The exponential growth of data storage throughout most enterprises has created many challenges for storage administrators. In addition to the important backup and restoration process as described above, administrators must fulfill many requests from their users. Users constantly demand new storage and often loose track of what they have stored. About ten years ago these types of problems started to be addressed in a class of products collectively referred to as the Storage Resource Management (SRM) market. Today, a whole industry of SRM companies exists to assist the storage administrator with the management of their storage. SRM is a distinct administrative step (separate from the traditional data backup process) requiring trained individuals to install and setup a complex infrastructure.

An SRM product is basically a software program residing on a central server connected to a network of many user desktop computers and the like. The SRM software employs software “agents” that travel throughout the network to scan each data repository of files, collect data, and report back to the central server. The data typically collected by the agents include the host, size, type, owner, and access time of, for example, individual files stored on the user's computers. The SRM product organizes the collected data so that the storage administrator can track growth trends, usage patterns, detect wasted space, etc.

Among the disadvantages of traditional SRM is that it does not index the document, e.g., to generate searchable keywords for the text of the document. All SRM does is compile meta-data, information about the document like the name, the author, the program that created it, etc. Thus, the value of SRM is very limited. Another disadvantage of traditional SRM is that the meta-data collection is a distinct administrative process that scans the storage media of the network. The process of scanning a data repository is very time consuming and often competes with many other “overnight processes” that need to be run, including data backup. Indeed, because both the traditional data backup process and the traditional SRM processes are distinct administrative functions, they often conflict with one another as to the time available for administrative functions. This problem is exacerbated because, with the ever-increasing need to make data available globally, the concept of an “overnight process” is losing its distinction. Thus, the available time for administrative functions is shrinking.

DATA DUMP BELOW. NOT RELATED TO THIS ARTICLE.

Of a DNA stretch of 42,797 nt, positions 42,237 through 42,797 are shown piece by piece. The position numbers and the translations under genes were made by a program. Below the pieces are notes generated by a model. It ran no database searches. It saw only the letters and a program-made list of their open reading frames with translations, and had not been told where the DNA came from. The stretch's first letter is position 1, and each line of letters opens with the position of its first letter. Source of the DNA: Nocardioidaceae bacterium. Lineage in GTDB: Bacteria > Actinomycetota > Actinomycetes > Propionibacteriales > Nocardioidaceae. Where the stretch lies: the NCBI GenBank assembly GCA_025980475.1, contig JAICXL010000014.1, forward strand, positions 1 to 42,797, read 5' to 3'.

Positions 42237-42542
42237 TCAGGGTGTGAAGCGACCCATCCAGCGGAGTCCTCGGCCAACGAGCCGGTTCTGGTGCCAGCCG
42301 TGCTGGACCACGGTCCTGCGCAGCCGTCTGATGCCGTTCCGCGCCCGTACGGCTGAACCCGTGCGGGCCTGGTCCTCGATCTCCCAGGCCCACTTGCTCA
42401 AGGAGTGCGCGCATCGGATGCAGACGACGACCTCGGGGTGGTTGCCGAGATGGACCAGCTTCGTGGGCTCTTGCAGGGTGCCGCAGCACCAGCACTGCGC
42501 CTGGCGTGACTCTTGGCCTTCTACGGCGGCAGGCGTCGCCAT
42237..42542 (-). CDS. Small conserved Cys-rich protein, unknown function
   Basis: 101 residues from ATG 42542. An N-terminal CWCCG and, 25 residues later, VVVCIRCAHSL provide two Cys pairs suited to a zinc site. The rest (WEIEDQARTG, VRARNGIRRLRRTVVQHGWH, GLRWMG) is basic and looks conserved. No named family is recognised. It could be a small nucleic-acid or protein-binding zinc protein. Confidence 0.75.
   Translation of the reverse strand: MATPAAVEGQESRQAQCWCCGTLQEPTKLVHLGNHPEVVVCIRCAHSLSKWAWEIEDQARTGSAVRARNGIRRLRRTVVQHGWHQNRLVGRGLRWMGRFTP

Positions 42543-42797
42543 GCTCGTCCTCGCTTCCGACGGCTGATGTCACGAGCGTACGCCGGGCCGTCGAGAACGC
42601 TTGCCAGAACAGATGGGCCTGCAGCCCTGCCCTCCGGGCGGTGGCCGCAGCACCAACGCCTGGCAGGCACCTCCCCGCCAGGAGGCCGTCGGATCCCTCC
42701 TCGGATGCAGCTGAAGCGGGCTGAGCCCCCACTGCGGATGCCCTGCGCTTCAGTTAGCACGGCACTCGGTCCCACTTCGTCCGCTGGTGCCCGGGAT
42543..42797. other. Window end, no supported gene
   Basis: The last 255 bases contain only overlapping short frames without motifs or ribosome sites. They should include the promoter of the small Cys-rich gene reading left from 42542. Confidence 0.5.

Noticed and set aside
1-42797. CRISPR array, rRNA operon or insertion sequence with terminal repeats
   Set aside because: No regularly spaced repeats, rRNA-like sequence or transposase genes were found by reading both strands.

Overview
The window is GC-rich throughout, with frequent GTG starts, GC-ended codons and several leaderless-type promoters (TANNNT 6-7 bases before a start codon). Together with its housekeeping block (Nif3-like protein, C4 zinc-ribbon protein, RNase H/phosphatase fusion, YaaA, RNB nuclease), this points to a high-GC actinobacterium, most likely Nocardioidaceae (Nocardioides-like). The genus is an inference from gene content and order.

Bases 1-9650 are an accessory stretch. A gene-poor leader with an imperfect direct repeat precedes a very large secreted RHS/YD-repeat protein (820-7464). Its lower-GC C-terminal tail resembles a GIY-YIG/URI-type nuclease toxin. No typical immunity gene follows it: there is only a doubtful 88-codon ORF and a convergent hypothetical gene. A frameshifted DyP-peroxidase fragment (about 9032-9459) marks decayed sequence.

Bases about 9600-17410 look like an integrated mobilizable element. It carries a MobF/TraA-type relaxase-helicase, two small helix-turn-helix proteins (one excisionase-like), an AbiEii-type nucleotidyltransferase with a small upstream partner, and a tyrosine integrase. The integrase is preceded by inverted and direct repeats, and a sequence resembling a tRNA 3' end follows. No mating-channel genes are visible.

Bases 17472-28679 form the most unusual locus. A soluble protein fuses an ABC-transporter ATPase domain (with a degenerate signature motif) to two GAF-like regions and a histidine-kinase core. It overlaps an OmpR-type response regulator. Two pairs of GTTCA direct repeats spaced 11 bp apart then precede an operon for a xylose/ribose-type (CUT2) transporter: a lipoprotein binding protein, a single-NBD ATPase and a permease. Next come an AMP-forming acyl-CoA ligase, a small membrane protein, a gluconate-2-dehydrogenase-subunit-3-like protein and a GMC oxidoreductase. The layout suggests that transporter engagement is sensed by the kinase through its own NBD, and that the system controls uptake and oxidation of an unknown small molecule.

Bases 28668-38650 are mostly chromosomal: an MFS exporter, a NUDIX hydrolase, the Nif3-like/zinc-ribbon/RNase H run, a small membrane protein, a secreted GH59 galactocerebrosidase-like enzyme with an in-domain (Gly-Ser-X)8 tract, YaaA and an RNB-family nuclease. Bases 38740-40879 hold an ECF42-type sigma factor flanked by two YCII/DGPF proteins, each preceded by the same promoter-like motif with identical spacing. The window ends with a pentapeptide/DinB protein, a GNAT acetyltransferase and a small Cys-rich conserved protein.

It is generally acknowledged that existing methods for obtaining the information generated by SRM products is often very intrusive to computing devices, and often significantly degrades the reliability of those devices. This makes the implementation of an SRM product undesirable in the very environment where it could otherwise add value. This has and will continue to prevent the widespread adoption of SRM products.

Accordingly, there are needs in the art for new methods and apparatus for providing both data backup and detailed and available information concerning the data itself that do not overly tax the available time for overhead and administrative functions in a computing environment.

SUMMARY OF THE INVENTION

In view of the limitations now present in the prior art, the present invention is directed to new methods and apparatus for providing both data backup and other information. One or more aspects of the present invention provide new and useful value to the standard backup processes by transparently creating detailed information concerning the backup data as a transparent part of the backup process. Advantageously, this eliminates the need, cost and overhead of an administrative process (distinct from the backup process itself) to create such information. Various aspects of the methods of the instant invention are simpler in construction, more universally usable and more versatile in operation than known methods or processes. In addition, the various features of the instant invention result in new, previously unavailable levels of information about data in a computing environment.

In accordance with one or more aspects of the present invention, a method includes: receiving at least one data-stream intended for archiving on a backup storage device; extracting management data from the data-stream, the management data being descriptive of the data of the data-stream; and storing the management data in a searchable format in a database. This may include one or more of: (i) passing the data-stream to the backup storage device before the extraction step; (ii) passing the data-stream to the backup storage device substantially simultaneously with the extraction step; and (iii) passing the data-stream to the backup storage device after the extraction step. Thus, the method may involve reading back data from the backup storage device after the data-stream has been passed to the backup storage device to re-create the data-stream, and performing the extraction step on the re-created data-stream.